202216 May

Molinism and Other Determinisms


Here’s how Kane explains the term in his book A Contemporary Introduction to Free Will: An event (such as a choice or action) is determined when there are conditions obtaining earlier (such as the decrees of fate or the foreordaining acts of God or antecedent causes plus laws of nature) whose occurrence is a sufficient condition for the occurrence of the event. But the fact remains that on the Molinist scheme, despite its commitment to libertarian free will, God has an infallible decree and foreordains whatsoever comes to pass. Isn’t the whole point of Molinism to reconcile a doctrine of meticulous divine providence with an non-deterministic account of creaturely freedom? Just as we are able to exploit our knowledge of the laws of nature in order to bring about certain outcomes (e.g., I know that my pulling the trigger of a gun, in conjunction with the laws of nature, will result in a bullet being expelled from the barrel toward a target) so God is able — so the Molinist claims — to exploit his knowledge of the CCFs in order to bring about certain outcomes (e.g., God knows that his placing me in circumstances C, in conjunction with the CCFs, will result in my freely choosing A). Thomism, Calvinism, Molinism, Simple-Foreknowledge Arminianism, and even some versions of Open Theism are committed to determinism in the broadest sense.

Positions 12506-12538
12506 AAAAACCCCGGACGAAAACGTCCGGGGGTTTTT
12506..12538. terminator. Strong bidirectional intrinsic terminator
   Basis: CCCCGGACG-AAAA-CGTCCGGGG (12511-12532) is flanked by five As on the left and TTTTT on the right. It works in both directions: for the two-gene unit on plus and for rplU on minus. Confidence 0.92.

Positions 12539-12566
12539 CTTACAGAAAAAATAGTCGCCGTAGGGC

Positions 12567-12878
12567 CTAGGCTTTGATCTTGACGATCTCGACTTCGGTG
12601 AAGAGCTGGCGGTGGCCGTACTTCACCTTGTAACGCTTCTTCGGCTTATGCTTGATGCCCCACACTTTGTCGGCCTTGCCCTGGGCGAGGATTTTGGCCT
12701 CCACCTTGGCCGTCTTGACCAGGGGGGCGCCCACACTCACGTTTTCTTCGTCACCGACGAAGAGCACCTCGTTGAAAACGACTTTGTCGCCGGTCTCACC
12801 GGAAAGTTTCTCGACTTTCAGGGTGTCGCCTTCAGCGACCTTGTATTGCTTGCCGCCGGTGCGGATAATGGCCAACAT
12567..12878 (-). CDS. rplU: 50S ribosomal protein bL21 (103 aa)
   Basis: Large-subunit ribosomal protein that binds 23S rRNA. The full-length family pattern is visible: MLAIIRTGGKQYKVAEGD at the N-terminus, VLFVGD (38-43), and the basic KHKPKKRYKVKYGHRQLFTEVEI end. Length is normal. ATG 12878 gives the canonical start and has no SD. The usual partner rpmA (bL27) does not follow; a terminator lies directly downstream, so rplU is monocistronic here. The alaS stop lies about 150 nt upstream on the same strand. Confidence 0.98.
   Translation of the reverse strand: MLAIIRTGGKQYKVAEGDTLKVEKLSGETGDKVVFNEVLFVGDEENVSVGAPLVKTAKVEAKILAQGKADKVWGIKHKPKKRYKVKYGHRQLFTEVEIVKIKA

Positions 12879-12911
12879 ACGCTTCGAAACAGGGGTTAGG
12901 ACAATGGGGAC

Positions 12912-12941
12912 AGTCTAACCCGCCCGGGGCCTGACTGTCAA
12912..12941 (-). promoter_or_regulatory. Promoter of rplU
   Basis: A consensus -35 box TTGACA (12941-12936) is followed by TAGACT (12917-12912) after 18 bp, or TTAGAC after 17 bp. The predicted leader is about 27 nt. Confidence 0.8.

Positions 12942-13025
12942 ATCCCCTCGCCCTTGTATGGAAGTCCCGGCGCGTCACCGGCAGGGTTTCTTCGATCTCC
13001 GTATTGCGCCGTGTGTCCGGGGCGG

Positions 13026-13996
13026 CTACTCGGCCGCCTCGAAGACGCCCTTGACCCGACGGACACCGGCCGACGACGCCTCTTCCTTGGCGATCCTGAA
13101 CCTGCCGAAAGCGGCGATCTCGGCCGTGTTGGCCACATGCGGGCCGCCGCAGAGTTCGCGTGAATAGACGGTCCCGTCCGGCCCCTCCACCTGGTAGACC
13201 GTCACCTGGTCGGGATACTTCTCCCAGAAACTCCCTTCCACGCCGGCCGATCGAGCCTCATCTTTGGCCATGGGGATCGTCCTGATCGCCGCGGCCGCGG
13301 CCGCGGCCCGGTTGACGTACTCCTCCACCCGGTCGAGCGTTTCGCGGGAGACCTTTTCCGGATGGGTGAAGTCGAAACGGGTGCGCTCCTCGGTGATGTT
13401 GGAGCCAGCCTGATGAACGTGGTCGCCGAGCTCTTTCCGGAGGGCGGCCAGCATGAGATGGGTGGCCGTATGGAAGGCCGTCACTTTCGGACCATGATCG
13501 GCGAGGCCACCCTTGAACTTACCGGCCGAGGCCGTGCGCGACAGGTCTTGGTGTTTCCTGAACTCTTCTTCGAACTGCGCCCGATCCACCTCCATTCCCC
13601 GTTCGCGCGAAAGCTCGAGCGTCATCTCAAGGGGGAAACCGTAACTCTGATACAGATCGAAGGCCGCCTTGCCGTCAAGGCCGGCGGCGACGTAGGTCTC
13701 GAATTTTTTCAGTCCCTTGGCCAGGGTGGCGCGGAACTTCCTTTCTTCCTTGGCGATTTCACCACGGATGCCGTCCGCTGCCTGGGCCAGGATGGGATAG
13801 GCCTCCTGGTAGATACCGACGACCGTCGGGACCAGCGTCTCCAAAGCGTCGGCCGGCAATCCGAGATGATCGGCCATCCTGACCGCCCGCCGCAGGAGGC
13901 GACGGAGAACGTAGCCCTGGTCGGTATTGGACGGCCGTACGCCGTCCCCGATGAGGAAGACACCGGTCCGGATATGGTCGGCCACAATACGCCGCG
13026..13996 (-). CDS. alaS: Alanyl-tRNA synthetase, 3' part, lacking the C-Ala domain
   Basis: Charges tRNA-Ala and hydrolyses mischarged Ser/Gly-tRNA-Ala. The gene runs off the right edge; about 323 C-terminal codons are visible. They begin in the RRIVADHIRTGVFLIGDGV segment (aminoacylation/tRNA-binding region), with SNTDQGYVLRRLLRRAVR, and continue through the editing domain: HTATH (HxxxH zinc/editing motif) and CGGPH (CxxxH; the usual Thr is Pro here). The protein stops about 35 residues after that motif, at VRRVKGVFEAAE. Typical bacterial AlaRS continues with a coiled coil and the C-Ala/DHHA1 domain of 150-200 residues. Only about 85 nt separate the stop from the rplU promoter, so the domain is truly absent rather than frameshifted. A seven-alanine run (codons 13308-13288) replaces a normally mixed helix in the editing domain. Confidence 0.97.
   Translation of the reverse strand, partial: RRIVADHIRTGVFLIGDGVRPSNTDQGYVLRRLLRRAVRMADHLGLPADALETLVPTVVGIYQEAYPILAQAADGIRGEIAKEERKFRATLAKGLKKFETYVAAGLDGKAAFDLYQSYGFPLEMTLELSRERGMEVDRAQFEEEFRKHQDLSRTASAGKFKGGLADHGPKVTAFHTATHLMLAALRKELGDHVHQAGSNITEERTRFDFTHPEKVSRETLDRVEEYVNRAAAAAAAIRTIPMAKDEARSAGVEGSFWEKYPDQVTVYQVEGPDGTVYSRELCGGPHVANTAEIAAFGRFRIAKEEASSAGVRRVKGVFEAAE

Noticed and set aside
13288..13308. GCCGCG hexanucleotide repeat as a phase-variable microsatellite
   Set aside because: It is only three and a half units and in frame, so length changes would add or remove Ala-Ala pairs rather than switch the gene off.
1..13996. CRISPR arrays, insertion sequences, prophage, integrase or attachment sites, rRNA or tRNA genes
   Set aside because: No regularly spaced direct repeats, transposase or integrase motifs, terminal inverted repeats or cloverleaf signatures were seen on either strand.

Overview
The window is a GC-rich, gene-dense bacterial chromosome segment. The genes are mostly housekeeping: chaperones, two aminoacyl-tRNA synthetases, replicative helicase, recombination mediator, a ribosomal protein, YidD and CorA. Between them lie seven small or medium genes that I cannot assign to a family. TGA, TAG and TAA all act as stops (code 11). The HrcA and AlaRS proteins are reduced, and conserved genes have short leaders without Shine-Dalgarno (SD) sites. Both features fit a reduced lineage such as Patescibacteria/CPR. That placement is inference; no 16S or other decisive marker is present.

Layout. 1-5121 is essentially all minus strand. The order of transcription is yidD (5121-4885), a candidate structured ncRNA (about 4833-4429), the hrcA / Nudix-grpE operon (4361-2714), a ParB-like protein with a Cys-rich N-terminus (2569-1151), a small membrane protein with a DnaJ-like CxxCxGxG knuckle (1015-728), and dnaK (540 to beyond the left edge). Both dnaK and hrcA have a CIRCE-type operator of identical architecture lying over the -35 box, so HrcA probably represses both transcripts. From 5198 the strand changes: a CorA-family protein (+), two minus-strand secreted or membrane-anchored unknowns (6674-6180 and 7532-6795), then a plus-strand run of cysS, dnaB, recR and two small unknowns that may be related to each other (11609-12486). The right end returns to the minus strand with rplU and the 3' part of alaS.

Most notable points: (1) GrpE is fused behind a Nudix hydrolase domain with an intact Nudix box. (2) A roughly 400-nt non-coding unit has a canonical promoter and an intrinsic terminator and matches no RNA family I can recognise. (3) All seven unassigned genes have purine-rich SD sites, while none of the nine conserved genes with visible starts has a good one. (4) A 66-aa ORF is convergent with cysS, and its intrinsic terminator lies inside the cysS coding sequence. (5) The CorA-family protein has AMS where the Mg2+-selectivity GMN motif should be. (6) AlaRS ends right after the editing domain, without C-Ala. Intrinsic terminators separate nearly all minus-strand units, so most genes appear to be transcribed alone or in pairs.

Source: Proginosko